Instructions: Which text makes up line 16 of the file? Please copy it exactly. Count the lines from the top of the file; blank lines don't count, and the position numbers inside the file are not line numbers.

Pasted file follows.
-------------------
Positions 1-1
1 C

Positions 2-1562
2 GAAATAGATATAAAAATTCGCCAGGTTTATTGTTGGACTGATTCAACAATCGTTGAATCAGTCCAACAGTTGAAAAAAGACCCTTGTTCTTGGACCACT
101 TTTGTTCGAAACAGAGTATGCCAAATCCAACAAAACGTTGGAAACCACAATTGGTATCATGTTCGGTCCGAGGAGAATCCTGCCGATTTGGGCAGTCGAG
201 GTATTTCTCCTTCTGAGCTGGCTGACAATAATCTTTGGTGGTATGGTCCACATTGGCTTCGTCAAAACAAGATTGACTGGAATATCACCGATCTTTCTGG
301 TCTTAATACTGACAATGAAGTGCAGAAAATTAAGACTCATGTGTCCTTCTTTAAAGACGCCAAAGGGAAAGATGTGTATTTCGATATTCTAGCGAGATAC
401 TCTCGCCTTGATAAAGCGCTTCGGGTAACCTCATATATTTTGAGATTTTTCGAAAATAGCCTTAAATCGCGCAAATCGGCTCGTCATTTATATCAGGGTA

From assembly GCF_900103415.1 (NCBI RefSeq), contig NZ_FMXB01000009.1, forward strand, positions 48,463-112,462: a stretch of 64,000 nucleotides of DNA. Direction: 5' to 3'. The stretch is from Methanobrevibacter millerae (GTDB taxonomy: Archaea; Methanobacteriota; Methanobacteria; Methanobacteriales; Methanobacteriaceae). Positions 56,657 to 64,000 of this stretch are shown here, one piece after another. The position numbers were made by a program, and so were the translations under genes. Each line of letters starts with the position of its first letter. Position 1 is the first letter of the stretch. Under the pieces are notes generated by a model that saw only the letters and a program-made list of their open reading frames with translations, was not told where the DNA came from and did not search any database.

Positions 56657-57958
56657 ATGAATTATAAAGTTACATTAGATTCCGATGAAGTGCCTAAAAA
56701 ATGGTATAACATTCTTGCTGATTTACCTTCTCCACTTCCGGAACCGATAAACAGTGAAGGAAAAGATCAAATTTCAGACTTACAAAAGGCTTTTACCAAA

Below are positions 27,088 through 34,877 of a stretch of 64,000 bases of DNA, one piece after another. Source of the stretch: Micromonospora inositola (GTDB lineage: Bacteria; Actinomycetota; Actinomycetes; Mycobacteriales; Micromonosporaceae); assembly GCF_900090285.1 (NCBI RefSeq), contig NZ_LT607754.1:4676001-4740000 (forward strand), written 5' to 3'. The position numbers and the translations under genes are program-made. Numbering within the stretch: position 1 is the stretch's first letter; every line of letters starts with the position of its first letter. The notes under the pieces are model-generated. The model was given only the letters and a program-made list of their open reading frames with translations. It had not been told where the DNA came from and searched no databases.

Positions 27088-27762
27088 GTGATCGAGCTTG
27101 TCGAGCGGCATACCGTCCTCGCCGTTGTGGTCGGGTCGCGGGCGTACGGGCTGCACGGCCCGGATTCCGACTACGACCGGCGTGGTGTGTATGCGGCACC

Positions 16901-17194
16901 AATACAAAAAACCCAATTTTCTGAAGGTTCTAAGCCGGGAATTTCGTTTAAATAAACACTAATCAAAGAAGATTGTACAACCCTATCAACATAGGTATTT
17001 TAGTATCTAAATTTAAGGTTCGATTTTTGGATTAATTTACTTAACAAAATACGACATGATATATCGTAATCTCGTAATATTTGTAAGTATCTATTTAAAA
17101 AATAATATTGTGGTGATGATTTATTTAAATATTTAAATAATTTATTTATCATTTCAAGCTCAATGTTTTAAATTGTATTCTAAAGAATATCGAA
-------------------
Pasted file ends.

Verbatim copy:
27101 TCGAGCGGCATACCGTCCTCGCCGTTGTGGTCGGGTCGCGGGCGTACGGGCTGCACGGCCCGGATTCCGACTACGACCGGCGTGGTGTGTATGCGGCACC